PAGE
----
How to Dry Tent after Rain?

I consider myself as a real outdoor enthusiast and as such, I never let anything stand between me and my next camping adventure. Back in the day, I used to be stubborn enough not to check the weather forecast before setting off on my trips. It is safe to say that came back to bite me and even forced me to part ways with a couple of great tents.

You see, stubborn old me did not realize the damage that some water can do to my tent. After facing a rainy day on a camping trip, all I did was pack my things and my tent and just leave the campsite. Little did I know drying my tent completely before packing it was crucial to its longevity!

Now that I know how important is to make sure that your tent is all clean and dry before packing and storing it, I want to tell you all about it and help you avoid making the same mistakes as me. Trust me, it is much easier to just learn how to dry the tent after a rain instead of buying new tents over and over.

So, if you want to learn more about the best ways to dry tents and the no-no’s of the process, you have come to the right place. Stick with me and I will tell you everything you need to know on the topic. By the time you set off on your next camping adventure, you will be a real pro at all things tent-related!

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tent in rainy weather

How Do You Dry a Tent Fast?

It is safe to assume that a lot of you will think of drying your tent with a hairdryer or possibly putting it in the dryer just as you would do with your clothes. This is where you will make the biggest mistake as these types of dryers can only damage your tent. I will talk more about this a bit later.

If you want to dry a wet tent fast, I have two great methods that you can apply. The first one is suitable for those who want to dry their tent in the great outdoors, while the other is perfect for at-home drying. So, let’s see what they are all about.

Method 1 - Drying your tent outdoors

Imagine this – you are on a great camping trip and you set up camp only to see dark clouds gathering. It starts to rain and the only shelter you have is the tent. You have to sit in it and wait for the storm to pass, but what happens once it does pass?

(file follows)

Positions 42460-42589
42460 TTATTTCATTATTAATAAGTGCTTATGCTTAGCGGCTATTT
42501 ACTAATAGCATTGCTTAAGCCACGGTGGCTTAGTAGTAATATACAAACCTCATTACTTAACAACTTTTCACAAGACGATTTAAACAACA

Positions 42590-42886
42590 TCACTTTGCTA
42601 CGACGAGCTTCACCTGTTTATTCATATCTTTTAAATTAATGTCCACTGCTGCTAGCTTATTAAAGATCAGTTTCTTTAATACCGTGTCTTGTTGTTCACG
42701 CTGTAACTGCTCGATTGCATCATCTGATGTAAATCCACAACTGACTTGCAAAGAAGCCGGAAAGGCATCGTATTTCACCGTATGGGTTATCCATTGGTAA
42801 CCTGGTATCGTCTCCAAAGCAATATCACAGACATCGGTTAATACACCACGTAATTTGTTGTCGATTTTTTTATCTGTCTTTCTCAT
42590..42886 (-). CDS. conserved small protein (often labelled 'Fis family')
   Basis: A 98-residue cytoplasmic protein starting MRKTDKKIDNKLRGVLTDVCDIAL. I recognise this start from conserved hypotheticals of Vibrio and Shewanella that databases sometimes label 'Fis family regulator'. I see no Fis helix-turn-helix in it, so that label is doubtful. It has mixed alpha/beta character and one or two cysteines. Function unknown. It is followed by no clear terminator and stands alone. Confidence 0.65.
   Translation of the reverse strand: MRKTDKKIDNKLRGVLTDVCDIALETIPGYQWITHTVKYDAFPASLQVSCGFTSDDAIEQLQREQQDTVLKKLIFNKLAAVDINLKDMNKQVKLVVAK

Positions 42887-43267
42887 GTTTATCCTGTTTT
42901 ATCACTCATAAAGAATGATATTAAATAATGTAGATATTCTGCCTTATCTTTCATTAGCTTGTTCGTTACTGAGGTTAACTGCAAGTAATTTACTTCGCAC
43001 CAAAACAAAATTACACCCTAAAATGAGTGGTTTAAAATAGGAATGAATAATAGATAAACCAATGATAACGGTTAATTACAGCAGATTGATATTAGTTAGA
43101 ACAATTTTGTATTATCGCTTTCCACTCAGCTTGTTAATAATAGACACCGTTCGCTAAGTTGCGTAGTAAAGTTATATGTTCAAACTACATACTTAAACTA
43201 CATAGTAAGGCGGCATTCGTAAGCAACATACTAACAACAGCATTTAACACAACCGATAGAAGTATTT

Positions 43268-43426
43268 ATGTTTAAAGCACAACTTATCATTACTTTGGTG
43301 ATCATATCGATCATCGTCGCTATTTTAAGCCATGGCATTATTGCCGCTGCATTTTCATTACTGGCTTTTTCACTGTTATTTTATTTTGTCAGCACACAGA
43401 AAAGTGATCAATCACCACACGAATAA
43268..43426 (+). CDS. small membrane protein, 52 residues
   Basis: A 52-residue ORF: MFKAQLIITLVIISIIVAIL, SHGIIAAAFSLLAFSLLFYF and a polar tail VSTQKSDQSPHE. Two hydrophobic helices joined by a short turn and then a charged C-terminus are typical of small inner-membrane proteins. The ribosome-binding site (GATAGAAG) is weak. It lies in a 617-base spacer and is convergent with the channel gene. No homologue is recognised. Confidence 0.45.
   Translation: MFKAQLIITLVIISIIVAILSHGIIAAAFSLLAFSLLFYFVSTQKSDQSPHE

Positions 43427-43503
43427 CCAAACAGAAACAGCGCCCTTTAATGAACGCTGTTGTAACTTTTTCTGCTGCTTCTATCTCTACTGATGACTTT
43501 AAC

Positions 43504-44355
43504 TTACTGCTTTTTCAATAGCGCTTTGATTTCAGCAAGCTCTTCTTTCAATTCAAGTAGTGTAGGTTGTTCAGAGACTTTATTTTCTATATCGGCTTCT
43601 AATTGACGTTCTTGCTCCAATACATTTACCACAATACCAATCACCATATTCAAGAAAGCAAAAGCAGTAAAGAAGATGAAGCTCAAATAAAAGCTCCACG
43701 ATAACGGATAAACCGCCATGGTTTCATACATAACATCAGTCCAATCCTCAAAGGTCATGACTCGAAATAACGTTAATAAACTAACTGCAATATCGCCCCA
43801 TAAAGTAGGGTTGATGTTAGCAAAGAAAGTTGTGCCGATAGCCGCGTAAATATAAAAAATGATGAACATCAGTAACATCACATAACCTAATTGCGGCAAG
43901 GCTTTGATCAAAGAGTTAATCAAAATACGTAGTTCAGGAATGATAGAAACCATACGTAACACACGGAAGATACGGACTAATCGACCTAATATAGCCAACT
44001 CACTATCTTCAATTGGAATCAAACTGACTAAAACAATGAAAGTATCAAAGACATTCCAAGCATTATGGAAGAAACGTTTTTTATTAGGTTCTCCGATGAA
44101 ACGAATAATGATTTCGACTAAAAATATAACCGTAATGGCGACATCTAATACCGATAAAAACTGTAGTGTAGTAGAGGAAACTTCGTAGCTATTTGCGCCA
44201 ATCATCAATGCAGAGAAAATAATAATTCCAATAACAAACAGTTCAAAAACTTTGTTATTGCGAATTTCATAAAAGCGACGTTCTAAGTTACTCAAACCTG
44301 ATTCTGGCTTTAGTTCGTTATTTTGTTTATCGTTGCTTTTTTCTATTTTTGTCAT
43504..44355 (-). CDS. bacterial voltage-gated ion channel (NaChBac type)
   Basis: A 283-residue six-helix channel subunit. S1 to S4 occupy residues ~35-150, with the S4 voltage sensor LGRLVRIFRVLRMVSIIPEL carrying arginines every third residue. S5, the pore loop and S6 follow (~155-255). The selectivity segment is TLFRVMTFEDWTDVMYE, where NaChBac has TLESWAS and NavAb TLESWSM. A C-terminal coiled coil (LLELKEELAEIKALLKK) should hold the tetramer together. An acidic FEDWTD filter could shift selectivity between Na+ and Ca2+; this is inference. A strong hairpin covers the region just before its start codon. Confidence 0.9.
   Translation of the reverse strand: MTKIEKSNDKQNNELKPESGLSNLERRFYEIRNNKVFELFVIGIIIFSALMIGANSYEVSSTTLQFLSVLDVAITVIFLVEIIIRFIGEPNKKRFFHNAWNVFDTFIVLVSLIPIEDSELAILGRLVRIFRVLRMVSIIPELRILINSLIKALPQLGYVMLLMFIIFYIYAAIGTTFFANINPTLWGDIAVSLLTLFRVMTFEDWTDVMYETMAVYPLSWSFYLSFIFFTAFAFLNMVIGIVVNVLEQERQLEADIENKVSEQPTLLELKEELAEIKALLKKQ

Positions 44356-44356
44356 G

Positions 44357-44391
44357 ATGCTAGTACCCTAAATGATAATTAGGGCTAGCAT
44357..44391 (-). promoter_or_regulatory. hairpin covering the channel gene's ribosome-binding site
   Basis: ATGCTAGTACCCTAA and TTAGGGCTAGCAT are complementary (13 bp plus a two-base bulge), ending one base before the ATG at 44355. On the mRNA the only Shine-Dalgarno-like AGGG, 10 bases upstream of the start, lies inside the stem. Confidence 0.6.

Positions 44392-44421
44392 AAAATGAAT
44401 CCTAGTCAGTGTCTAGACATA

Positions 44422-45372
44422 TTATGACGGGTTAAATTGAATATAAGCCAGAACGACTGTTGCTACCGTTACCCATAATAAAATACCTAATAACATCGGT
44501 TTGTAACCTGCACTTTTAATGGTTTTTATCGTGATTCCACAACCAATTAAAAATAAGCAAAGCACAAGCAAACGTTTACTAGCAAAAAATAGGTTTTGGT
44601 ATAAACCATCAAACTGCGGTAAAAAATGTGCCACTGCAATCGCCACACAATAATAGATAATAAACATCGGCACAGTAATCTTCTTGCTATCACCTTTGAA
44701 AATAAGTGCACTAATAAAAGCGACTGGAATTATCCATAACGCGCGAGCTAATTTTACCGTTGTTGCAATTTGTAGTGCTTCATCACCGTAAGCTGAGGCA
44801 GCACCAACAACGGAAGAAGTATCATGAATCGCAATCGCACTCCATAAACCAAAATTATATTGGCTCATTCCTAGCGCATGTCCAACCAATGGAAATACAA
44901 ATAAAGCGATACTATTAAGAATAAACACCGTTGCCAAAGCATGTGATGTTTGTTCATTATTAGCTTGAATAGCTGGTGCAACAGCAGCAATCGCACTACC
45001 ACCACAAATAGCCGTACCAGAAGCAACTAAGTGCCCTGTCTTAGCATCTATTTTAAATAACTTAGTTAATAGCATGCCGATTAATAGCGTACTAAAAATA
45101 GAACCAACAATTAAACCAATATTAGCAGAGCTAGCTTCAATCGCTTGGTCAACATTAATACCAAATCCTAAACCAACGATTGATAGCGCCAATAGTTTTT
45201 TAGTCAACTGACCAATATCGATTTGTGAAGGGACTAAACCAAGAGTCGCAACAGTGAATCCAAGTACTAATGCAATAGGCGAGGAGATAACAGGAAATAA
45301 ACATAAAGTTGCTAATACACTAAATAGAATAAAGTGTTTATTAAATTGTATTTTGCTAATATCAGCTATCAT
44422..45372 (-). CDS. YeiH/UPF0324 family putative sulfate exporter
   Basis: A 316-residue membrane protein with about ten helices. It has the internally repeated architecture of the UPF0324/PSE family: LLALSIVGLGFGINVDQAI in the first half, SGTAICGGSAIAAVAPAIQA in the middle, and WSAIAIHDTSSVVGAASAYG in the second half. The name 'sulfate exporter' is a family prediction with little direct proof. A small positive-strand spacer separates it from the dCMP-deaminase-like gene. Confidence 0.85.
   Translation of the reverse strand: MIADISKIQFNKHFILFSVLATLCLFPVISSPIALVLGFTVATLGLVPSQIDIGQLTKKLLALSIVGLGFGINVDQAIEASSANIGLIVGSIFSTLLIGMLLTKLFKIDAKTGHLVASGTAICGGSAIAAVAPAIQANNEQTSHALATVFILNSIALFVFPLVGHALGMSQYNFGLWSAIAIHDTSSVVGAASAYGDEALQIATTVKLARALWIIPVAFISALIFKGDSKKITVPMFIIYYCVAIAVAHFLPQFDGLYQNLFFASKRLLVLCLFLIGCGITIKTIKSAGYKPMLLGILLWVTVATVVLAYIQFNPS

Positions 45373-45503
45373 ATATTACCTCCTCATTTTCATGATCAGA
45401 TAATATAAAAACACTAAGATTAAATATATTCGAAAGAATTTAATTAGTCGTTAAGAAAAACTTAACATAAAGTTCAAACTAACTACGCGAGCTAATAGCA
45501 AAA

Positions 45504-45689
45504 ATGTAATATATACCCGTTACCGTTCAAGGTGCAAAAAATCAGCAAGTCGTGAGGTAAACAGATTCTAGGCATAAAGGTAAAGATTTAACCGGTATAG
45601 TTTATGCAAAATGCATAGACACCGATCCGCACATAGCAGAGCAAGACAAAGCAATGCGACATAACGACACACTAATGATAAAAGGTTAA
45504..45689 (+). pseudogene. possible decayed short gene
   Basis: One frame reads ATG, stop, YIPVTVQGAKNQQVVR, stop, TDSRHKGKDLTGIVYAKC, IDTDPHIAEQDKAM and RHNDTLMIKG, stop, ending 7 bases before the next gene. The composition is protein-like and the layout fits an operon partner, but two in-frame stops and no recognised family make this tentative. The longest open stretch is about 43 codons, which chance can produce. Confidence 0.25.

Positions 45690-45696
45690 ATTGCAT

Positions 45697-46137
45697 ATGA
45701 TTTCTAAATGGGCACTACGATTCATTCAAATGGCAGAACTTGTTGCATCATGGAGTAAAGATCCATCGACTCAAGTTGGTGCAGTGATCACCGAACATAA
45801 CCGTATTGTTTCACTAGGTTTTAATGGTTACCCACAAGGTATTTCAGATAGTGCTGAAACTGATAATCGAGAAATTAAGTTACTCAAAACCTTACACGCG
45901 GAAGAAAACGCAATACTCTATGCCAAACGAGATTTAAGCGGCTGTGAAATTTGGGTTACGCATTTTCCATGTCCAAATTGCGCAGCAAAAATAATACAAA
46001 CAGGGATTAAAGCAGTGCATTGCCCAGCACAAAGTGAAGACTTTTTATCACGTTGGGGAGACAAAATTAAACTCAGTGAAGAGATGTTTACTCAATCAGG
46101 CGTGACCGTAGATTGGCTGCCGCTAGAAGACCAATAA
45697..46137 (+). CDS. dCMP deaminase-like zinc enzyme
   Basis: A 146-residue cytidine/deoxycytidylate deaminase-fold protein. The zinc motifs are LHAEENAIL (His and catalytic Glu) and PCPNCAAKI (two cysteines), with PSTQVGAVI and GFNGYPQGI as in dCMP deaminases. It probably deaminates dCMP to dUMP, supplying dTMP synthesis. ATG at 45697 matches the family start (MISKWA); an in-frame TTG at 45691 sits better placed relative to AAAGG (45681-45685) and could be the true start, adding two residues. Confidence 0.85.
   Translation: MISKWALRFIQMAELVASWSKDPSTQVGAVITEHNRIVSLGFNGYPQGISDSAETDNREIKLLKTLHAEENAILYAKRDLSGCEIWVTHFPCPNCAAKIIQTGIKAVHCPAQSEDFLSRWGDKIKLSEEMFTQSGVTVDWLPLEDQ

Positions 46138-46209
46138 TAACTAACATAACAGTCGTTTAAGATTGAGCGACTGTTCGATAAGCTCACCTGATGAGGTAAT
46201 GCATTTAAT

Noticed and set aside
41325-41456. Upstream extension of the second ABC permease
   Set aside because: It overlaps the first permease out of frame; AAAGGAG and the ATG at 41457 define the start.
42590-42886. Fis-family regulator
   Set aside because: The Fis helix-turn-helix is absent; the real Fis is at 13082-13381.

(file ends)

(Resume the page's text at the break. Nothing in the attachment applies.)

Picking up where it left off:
Well, first things first, you will need to dry the tent. Gather everything you have in the tent and put it in a place where it cannot get wet. The best place for that would be a rock or ledge because if you let them sit on the ground, they will get all wet and dirty.

Then, get your tent and put it on a ledge that is not covered with dew. If you can find one that is also exposed to sun and wind that will be great. Let it dry on the ledge, turning it over once you see that the first side is all dried up.

Since the drying process is not that long, check to see if your tent is dry after some time. Make sure that it is completely dry, even on the inside, before packing it up. Leaving even the smallest wet spot on it can lead to mildew growth and that is something you could avoid.

In case there is not a ledge that you can use or you set camp in the middle of the forest, you can pack your tent for only until you get to a sunnier place. Then, put it up again, maybe even try laying it on your car so that it can dry before you pack it up again and continue on your way.

Method 2 – Drying your tent at home

Let’s say that you have brought a wet tent home. Maybe it is dirty and you had to clean it up. What now, how do you dry it?